The clause also refers to the Contractor’s right to claim interest on late payment.  The statutory interest entitlement under commercial contracts is 8% p.a. above Bank of England base rate.  If the client is an individual and not a business, the Act may not apply but the wording covers this situation.


This will need to be tailored to the particular circumstances but, except where works are carried out in an existing building (see clause 6.3), the Contractor has primary responsibility for works insurance and public liability insurance.


This refers to the planned commencement and completion dates in clause 7.1 and allows for the Contractor to get an extension of time if he is delayed by reasons beyond his control under clause 7.2.

Under clause 7.3 the Contractor gets the Client to inspect the works before handover and then the Contractor advises the completion date.

In accordance with the usual practice in the UK, under clause 7.4 the Contractor has responsibility for remedying defects in the work and the period is usually 12 months following completion, but it could be less.  Problems that are not due to the Contractor, such as fair wear and tear, are specifically excluded.

Under clause 7.6, it is made clear that the Contractor’s liability is limited to remedying defects during the defects liability period and the clause aims to exclude any other liability of the Contractor to the Client.  Legal advice is recommended here as the wording of limitation clauses may need to be adjusted to take account of particular circumstances and there is also legislation designed to protect consumers against unfair terms.

It is quite common for a contract to contain a clause whereby the contractor becomes liable for liquidated damages – i.e. a fixed daily or weekly amount – if he is late in completing the works.  No such clause is included here.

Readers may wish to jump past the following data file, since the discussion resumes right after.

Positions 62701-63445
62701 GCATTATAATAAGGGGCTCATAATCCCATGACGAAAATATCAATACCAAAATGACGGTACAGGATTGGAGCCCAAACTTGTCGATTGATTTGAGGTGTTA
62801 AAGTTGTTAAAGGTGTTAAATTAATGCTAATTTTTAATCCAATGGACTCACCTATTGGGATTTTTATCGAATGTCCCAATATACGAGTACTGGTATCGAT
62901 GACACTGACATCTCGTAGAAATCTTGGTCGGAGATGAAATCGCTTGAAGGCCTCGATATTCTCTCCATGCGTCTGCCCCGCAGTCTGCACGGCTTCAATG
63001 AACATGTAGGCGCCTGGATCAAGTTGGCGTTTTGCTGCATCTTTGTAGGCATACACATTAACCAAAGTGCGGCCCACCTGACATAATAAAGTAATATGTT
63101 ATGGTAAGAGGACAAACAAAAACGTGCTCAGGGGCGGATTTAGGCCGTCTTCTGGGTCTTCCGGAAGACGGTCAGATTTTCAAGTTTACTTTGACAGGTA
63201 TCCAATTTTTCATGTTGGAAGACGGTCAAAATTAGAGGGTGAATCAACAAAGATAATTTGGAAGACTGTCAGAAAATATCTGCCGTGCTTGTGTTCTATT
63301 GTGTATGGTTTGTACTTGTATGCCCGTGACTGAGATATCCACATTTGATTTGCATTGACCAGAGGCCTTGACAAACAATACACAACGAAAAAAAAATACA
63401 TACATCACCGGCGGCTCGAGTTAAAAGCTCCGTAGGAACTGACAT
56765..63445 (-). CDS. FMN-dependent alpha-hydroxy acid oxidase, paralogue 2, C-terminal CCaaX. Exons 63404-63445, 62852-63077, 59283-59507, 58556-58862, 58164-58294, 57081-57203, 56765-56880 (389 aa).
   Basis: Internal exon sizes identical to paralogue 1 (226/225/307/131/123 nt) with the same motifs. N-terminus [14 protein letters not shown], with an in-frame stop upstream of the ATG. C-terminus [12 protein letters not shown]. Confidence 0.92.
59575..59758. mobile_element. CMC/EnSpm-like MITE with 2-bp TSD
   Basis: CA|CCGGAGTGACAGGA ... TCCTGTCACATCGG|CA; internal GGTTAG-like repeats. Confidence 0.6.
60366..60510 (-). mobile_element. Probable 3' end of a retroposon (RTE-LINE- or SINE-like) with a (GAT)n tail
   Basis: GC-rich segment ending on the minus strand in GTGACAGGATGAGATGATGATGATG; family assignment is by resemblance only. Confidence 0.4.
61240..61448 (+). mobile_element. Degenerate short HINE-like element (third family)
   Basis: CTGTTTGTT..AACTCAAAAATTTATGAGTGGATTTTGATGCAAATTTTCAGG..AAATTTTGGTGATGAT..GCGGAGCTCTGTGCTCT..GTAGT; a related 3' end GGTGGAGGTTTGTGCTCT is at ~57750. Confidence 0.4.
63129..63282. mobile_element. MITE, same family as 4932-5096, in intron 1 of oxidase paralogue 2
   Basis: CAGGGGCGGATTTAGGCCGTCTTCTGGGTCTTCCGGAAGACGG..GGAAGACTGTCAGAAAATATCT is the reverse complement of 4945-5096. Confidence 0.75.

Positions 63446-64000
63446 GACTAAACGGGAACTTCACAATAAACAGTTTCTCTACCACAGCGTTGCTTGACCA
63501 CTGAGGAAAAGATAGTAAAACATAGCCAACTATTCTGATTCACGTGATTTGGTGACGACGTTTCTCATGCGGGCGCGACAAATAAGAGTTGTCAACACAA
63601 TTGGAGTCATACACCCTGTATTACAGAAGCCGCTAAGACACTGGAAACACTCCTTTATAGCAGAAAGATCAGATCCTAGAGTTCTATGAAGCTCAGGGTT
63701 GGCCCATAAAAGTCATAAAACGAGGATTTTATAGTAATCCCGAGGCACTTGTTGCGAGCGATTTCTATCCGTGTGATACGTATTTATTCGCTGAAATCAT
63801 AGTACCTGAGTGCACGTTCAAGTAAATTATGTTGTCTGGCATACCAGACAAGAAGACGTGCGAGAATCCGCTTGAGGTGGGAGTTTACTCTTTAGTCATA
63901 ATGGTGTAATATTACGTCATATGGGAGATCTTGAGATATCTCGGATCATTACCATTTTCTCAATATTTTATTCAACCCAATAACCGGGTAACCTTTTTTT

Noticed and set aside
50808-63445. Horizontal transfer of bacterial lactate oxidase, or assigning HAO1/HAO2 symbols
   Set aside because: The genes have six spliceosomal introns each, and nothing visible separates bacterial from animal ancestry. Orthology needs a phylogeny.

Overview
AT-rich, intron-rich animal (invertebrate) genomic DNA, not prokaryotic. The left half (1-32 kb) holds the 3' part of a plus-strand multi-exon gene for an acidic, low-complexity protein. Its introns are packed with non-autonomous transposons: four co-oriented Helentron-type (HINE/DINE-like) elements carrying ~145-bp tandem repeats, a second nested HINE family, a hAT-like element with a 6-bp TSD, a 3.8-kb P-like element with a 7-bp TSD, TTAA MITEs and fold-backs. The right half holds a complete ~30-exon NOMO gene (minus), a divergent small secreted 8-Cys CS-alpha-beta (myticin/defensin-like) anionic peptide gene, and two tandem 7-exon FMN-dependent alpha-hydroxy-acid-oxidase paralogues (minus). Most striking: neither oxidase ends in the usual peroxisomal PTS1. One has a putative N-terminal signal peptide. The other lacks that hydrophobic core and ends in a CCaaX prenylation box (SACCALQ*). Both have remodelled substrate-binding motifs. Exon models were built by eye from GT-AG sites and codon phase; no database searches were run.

This gives each party the right to terminate the contract if the other party commits a material breach, and either party can terminate if the other becomes bankrupt.


This clause contains a three stage method of resolving disputes – first, direct negotiation, second a reference to adjudication and, thirdly, the courts.  Adjudication is a legal right to any party to a construction contract in the UK and there is generally a 28 day period within which the adjudicator must reach a decision – much quicker and cheaper than court proceedings.  If, however, the adjudicator’s decision is objected to by one of the parties, the dispute will eventually to the courts for a final decision.  There is information on adjudication in the Free Information section of our website.


Sometimes the client will make materials or equipment available to the contractor for incorporation in the works and this clause says which of them is responsible for those materials before they are used.


This contains a number of provisions concerning notices, assignment, etc.  For more detail on some of these subjects, see Free Information on our website.

Note: In the UK there is legislation that applies to contracts for “construction operations” within the UK.  Broadly speaking, this covers all contracts involving building operations, whether new buildings or maintenance or repairs of old buildings, within the UK.   The main exception is construction work for residential occupiers.

The Act contains certain mandatory provisions relating to payment and adjudication as a means of resolving disputes and this contract is compatible with the law.   Details can be found in the Free information on our website – document Z146.